However, if special factors aren’t mentioned, they can backfire. If the mediator begins by speaking to the other party, they could accidentally say something that obstructs a settlement dicussion.

As an example, imagine you’re representing a restaurant in an employment case. During this time, you argue your client is struggling to make payroll. You don’t mention this in the brief because you plan to tell the mediator this during the open offer process. However, the mediator speaks with the plaintiff first and casually mentions eating at that restaurant the night before and how full it was. In a few moments, the mediator has unintentionally unraveled the argument about your client having no money.

During mediation, mediators will want to see histories of previous settlement positions and negotiations in all parties’ mediation briefs. Since effective mediation is about all sides agreeing, achieving this goal is hard if you write hatefully to describe the other party.

When writing about the other party, using neutral language and sticking to the relevant facts is best. For example, it would be good to say that “the defendant began negotiating with an offer of $25,000 and the plaintiff made a counter demand of $100,000.” On the other hand, saying something like “the defendant threw out an insulting offer of a mere $25,000” wouldn’t be the best decision.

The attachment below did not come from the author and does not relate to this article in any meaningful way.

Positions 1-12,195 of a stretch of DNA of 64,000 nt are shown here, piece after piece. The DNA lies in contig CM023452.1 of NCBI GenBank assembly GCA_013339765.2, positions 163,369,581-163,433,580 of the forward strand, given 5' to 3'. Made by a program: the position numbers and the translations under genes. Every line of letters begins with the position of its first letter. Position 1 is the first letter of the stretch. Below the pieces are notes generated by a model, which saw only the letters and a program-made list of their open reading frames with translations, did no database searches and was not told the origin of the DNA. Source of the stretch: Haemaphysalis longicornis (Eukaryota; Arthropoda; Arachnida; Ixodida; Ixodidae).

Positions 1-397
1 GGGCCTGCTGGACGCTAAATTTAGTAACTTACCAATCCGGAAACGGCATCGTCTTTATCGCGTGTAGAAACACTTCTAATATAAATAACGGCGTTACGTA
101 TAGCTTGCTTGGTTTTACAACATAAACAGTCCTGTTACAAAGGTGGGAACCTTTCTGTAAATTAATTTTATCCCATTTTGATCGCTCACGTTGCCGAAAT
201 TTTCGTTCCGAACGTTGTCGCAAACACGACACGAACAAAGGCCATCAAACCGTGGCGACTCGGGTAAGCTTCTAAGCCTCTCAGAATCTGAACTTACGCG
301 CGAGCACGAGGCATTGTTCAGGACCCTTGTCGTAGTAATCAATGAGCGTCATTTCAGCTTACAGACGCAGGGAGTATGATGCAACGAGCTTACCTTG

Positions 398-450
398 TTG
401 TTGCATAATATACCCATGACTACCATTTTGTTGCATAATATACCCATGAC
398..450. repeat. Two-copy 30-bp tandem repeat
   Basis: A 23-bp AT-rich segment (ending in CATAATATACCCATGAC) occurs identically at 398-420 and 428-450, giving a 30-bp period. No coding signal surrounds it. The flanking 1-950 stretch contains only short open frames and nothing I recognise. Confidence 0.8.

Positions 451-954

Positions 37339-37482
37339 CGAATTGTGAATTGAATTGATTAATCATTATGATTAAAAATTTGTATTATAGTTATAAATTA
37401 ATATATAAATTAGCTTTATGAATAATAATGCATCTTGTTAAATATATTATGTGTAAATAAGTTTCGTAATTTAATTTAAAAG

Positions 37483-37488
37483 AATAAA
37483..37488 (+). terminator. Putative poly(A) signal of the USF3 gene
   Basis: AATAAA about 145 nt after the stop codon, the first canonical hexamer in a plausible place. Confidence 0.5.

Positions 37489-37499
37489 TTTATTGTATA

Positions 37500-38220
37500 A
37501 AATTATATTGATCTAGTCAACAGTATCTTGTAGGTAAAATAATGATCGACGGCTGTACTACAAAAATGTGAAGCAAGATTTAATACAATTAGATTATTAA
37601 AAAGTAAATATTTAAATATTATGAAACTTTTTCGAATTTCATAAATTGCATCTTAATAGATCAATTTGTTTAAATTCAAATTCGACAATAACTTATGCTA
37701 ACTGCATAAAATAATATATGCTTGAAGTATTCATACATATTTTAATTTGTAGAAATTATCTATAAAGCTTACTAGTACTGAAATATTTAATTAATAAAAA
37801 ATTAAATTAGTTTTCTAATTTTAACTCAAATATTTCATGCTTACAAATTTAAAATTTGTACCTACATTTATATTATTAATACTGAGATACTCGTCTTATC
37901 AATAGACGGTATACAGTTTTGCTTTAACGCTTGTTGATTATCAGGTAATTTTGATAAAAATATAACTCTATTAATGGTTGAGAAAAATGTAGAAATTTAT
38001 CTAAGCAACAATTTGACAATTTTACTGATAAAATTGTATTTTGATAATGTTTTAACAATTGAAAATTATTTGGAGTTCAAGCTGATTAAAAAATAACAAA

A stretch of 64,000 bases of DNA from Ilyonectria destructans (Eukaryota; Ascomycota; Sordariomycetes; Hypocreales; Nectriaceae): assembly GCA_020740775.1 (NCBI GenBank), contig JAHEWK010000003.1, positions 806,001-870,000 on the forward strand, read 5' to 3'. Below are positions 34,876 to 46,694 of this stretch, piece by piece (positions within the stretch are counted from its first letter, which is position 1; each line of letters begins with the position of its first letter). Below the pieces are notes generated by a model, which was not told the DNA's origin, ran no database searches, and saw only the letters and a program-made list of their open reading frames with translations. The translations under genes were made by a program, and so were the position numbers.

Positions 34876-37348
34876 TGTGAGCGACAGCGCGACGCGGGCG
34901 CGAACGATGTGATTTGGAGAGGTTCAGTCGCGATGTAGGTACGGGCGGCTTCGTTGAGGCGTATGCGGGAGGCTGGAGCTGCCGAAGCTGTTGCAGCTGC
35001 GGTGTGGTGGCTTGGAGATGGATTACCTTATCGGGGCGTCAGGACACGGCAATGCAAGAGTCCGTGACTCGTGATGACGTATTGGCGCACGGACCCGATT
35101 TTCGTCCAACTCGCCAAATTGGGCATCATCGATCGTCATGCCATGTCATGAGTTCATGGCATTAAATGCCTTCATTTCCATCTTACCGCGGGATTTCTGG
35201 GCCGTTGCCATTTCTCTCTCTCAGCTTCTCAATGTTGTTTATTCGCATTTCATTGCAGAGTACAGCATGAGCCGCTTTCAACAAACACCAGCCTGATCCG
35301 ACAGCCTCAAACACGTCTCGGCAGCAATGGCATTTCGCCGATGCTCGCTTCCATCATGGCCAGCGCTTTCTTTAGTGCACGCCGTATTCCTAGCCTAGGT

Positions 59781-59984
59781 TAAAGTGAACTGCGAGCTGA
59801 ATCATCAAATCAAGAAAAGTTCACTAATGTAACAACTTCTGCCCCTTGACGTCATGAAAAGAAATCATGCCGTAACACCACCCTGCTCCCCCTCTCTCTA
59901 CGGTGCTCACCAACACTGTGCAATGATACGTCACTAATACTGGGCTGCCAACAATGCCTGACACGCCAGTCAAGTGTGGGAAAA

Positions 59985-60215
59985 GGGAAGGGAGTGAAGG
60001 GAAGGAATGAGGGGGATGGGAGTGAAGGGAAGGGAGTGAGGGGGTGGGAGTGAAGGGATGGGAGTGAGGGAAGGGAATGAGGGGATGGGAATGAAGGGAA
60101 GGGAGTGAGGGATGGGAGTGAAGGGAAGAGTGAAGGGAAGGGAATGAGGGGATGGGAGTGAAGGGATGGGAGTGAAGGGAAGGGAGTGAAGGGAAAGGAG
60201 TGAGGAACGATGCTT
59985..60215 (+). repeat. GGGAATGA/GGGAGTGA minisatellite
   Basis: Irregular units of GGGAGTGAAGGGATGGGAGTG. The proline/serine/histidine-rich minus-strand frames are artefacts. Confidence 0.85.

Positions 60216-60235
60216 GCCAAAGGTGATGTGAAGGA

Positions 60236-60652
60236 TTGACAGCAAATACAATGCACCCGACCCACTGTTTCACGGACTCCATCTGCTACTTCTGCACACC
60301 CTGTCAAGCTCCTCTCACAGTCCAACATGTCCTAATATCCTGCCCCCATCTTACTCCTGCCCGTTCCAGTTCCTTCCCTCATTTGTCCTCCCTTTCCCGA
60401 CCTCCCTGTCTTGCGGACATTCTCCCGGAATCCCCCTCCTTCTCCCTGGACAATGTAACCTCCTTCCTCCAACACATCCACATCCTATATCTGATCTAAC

It’s also never a good idea to use the word “extortion” in any brief unless you’re specifically working on an extortion case. If you’re a defendant and trying to make a claim that the plaintiff is “extorting” money from your client, this is never a wise idea. And, even worse, a smart mediator might call you out on the use of this term. After that, you’re left looking like you don’t have the clearest understanding of what you’re supposed to be doing.

6. The Impact of Exhibits During Mediation

If you’re looking to make a mediation brief stand out, exhibits are great ways to achieve this goal. With that said, you don’t want to overload your brief with lots of exhibits. Doing this can dilute the impact of the exhibit’s power. To avoid this problematic situation, choose a select few pieces of evidence that either show your client’s strengths or the weaknesses of the other party.

While you’ve likely had weeks, months, or even years to study the details of a case, this isn’t always the same for a mediator. In certain situations, mediators might only have one or a few days at most to go over this case. Considering that, you’re going to make the most impact on a mediator by presenting exhibits clearly and in a way that makes an impact on this individual. You can also do this by cutting down lots of exhibits and only including the most powerful ones.